CFP: Conjectural Histories from the Renaissance to Romanticism (3/15/06; journal issue)

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Tom Jones
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Forum for Modern Language Studies

Conjectural Histories from the Renaissance to Romanticism

A Special Issue for October 2006

Early modern writers frequently work conjectural histories into factual
history and philosophical or political discourse. Speculating on the
origins and nature of certain pre-historic social institutions such as
language and law gives a writer the opportunity to vindicate or condemn the
later development and current state of those institutions. Appeal to such
theoretical, conjectural or rational history is part of the rhetoric of
early modern writing, found as often in verse treatises as in histories,
philosophical discourses, and legal tracts. Particularly since Derrida's
attack on the assumption of such pre-historic priorities as that of speech
over writing, conjectural history has become an object of sceptical
inquiry. It is the aim of this Special Issue to investigate the breadth and
variety of the practice of conjectural history in the early modern world
(beyond as well as within Europe), and the role of conjectural historical
thought in contemporary academic discourse.

In addition to studies of the high period of conjectural history, the later
eighteenth century, and its principle authors, such as David Hume,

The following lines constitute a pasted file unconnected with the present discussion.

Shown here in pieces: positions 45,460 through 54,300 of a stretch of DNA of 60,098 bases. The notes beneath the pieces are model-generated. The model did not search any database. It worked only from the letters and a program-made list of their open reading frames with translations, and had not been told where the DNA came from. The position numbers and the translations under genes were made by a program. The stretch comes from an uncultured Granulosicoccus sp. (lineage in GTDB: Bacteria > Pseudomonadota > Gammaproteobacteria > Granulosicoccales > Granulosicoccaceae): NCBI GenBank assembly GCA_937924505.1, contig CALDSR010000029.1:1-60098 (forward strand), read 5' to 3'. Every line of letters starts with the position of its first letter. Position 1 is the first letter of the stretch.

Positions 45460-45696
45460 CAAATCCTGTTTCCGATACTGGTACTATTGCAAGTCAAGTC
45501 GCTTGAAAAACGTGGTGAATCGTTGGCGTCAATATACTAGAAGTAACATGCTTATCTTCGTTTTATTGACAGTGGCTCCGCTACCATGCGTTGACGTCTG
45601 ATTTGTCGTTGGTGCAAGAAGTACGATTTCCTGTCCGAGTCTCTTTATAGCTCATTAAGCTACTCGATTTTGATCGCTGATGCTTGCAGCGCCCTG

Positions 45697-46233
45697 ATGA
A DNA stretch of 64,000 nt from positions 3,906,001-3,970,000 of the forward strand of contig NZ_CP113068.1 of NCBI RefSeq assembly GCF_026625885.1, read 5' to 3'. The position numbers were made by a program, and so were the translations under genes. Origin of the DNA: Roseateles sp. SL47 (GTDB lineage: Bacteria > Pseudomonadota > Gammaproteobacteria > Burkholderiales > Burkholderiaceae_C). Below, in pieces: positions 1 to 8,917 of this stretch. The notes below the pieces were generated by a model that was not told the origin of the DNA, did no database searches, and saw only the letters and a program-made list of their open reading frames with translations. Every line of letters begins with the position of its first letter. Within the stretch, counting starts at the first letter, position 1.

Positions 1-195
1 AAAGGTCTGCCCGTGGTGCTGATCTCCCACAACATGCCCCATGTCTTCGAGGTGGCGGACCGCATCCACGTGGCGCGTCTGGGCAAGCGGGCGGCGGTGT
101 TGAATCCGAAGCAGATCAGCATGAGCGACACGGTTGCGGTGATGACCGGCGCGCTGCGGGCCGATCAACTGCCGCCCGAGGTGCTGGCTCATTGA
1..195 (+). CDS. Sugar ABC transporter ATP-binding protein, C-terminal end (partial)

Jean-Jacques Rousseau and Johann Gottfreid Herder, it is hoped that the
Special Issue will contain articles on both the progenitors and immediate
inheritors of this mode of thought, including work on imaginative
literature, political and economic writing, and philosophy. Papers tracing
connections between more than one writer and/or language would be
particularly welcome, as would papers that draw parallels between the
analytical processes of the early modern period and those of the
contemporary intellectual and academic world. Examples of possible topics
for papers include: the origins of language and literature; custom and
conjecture; Montesquieu; the Scottish Enlightenment; Revolution and the
origins of society; monarchy; the origin of the virtues; the natural, the
artificial and the arbitrary; natural religion; social contracts; the
origins of inequality.

Papers should be no longer than 6,000 words including endnotes, and must
conform to the FMLS stylesheet, which is available upon request. All
necessary copyright permissions must be arranged by individual authors in
advance of publication. The timescale for contributions is as follows: a
detailed proposal by May 2005; a first draft by 15 November 2005; the
definitive version by 15 March 2006. Proposals for papers should be sent to
the editor of the Special Issue: Dr Tom Jones, School of English,
University of St Andrews, St Andrews Fife KY16 9AL, Scotland. Telephone:
01334 462648; e-mail: Articles which do not find a
place in the Special Issue will be considered for inclusion in general
issues of FMLS.

Tom Jones
School of English
University of St Andrews
Fife KY16 9AL

01334 462648

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Received on Sun Apr 17 2005 - 08:30:10 EDT